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From the October 10, 2012, issue of the scientific periodical, the Journal of Upper Cervical Chiropractic Research, comes a case study documenting chiropractic helping a boy who was suffering from Complex Regional Pain Syndrome (CRPS).
The authors of the study describe CRPS by saying, "CRPS is defined as a variety of chronic pain conditions that are believed to result from a dysfunctional central or peripheral nervous system." They discuss the history of this diagnosis by explaining that CRPS"...was first described in 1864 during the Civil War when soldiers would describe an agonizing, burning pain that would occur following gunshot wounds." CRPS is characterized by, "Dramatic changes in the color and temperature of the skin over the affected body part are observed, often accompanied by intense pain, disproportional to the injury responsible."
In this case, a 10-year-old boy was suffering from symptoms of whole body burning pain with muscle weakness and fatigue. He was medically diagnosed with CRPS in June of 2008. Since his diagnosis, the boy had been to numerous specialists and received a variety of treatments. The mother noted that the treatments her son had received provided only minimal results.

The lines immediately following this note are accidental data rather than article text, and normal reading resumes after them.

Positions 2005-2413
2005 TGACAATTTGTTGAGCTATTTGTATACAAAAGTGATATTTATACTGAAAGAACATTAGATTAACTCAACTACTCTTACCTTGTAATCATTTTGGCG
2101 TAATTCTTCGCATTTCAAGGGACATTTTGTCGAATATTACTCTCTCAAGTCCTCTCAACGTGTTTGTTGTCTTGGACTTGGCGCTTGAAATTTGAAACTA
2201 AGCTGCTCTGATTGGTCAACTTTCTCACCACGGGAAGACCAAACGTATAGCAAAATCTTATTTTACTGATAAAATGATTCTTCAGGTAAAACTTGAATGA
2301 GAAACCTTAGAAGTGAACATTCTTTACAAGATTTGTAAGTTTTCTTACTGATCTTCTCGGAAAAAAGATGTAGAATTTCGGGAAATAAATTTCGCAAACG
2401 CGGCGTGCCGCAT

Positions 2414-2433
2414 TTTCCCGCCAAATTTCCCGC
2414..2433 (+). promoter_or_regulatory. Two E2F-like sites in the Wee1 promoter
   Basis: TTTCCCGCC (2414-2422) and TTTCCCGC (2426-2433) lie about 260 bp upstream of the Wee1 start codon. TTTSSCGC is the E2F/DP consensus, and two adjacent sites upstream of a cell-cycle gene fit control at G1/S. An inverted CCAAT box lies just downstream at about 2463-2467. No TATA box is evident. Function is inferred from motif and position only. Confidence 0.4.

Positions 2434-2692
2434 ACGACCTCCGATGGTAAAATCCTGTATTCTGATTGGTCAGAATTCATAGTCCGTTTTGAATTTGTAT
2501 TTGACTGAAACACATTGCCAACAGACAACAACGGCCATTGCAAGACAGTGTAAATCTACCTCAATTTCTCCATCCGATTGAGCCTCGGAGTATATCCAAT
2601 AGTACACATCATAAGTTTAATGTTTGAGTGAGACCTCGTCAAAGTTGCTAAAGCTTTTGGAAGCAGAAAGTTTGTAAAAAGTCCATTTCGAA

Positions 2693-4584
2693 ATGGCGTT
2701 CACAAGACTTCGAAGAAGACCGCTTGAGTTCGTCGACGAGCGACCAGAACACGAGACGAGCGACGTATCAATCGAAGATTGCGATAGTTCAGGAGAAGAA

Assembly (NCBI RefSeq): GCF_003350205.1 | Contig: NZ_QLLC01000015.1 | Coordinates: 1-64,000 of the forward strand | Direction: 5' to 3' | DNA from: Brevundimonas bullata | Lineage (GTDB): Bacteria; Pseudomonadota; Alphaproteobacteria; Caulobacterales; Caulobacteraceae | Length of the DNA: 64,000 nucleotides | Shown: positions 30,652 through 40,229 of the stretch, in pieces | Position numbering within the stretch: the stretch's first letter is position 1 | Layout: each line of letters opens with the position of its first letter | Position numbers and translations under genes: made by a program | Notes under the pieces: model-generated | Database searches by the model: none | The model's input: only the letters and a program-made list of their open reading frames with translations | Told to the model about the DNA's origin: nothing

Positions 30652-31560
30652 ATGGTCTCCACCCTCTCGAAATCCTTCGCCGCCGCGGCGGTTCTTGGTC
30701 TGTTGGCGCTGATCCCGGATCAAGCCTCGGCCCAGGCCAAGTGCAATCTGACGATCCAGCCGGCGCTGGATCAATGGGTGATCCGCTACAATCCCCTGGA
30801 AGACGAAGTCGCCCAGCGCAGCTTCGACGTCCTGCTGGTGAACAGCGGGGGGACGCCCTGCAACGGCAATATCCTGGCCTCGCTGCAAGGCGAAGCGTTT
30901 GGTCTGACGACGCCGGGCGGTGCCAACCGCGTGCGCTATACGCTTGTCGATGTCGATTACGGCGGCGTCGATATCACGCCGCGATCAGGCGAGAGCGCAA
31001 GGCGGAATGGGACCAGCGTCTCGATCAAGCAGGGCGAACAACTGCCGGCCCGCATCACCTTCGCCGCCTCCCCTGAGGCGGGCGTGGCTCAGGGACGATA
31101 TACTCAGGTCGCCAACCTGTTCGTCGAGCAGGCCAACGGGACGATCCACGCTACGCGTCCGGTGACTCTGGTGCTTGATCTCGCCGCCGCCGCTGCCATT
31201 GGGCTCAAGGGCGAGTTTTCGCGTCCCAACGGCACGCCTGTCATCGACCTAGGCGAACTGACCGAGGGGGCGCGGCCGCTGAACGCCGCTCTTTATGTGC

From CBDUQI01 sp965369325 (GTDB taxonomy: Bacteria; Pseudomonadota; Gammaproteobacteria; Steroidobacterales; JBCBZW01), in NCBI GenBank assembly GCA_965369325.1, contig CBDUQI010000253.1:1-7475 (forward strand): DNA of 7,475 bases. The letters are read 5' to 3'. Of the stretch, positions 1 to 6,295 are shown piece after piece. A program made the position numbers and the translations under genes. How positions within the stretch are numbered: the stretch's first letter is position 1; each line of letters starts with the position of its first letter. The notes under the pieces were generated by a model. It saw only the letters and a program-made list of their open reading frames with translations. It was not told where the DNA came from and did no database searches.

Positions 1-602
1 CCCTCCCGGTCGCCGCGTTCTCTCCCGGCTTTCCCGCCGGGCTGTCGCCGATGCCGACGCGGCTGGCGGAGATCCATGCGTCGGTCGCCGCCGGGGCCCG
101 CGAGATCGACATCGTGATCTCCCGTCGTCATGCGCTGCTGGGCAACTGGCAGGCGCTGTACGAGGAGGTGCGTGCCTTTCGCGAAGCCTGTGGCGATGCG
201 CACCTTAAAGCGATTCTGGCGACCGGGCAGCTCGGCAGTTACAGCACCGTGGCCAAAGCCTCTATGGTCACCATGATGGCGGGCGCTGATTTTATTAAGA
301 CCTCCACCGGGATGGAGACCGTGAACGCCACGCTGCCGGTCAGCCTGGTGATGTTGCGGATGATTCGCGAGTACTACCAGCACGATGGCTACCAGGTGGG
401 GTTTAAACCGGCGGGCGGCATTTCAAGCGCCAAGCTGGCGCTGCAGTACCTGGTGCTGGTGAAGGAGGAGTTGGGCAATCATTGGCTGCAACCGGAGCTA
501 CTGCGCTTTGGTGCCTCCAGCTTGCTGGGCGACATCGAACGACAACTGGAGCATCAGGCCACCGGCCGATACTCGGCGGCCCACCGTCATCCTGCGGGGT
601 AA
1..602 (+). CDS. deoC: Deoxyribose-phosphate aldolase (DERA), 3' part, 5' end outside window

When the child was brought to the chiropractor, he was in a wheelchair and suffering from what his mother called, "the worst flare-up he has ever experienced." The mother explained that with this particular flare-up, both of the boy's legs were entirely affected. The pain went all the way down into his left toe. Additionally, the ball of his foot was sensitive to touch, he could not put any pressure on his legs, and therefore could not walk. He was also suffering with bilateral arm pain and weakness.
A detailed chiropractic examination was performed including palpation, and neurological and orthopedic evaluation, range of motion tests, a thermographic evaluation, and specific spinal x-rays. As a result of the examination, it was determined that subluxations were present, and a specific course of chiropractic adjusting was initiated.
The results of the care showed significant improvement. The study was written while the care was ongoing. However, the author reported that, "The patient initially began care with symptoms ranging from extreme burning and pain in his legs. After care when he experiences the symptoms, they are less frequent, of less duration, and are less severe."